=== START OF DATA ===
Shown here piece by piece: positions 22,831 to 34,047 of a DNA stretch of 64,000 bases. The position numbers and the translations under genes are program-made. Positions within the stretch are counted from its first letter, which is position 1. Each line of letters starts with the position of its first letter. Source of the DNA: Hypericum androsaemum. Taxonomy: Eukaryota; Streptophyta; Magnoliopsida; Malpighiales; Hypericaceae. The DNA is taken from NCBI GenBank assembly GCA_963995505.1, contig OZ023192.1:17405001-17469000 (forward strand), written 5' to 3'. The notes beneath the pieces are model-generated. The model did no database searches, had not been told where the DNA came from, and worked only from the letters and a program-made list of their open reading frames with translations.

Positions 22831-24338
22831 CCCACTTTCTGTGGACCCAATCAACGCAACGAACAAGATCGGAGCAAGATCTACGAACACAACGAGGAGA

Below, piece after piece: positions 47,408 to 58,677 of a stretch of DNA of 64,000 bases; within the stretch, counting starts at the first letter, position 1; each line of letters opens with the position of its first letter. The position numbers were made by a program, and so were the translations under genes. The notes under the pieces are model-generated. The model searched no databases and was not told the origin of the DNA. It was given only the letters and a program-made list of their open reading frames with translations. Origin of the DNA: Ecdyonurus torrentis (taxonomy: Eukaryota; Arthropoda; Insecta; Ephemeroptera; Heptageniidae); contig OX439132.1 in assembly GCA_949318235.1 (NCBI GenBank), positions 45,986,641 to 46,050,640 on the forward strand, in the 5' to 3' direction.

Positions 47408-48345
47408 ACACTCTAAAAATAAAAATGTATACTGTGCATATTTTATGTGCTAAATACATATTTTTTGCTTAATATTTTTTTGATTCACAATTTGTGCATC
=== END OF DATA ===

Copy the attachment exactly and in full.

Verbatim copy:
Shown here piece by piece: positions 22,831 to 34,047 of a DNA stretch of 64,000 bases. The position numbers and the translations under genes are program-made. Positions within the stretch are counted from its first letter, which is position 1. Each line of letters starts with the position of its first letter. Source of the DNA: Hypericum androsaemum. Taxonomy: Eukaryota; Streptophyta; Magnoliopsida; Malpighiales; Hypericaceae. The DNA is taken from NCBI GenBank assembly GCA_963995505.1, contig OZ023192.1:17405001-17469000 (forward strand), written 5' to 3'. The notes beneath the pieces are model-generated. The model did no database searches, had not been told where the DNA came from, and worked only from the letters and a program-made list of their open reading frames with translations.

Positions 22831-24338
22831 CCCACTTTCTGTGGACCCAATCAACGCAACGAACAAGATCGGAGCAAGATCTACGAACACAACGAGGAGA

Below, piece after piece: positions 47,408 to 58,677 of a stretch of DNA of 64,000 bases; within the stretch, counting starts at the first letter, position 1; each line of letters opens with the position of its first letter. The position numbers were made by a program, and so were the translations under genes. The notes under the pieces are model-generated. The model searched no databases and was not told the origin of the DNA. It was given only the letters and a program-made list of their open reading frames with translations. Origin of the DNA: Ecdyonurus torrentis (taxonomy: Eukaryota; Arthropoda; Insecta; Ephemeroptera; Heptageniidae); contig OX439132.1 in assembly GCA_949318235.1 (NCBI GenBank), positions 45,986,641 to 46,050,640 on the forward strand, in the 5' to 3' direction.

Positions 47408-48345
47408 ACACTCTAAAAATAAAAATGTATACTGTGCATATTTTATGTGCTAAATACATATTTTTTGCTTAATATTTTTTTGATTCACAATTTGTGCATC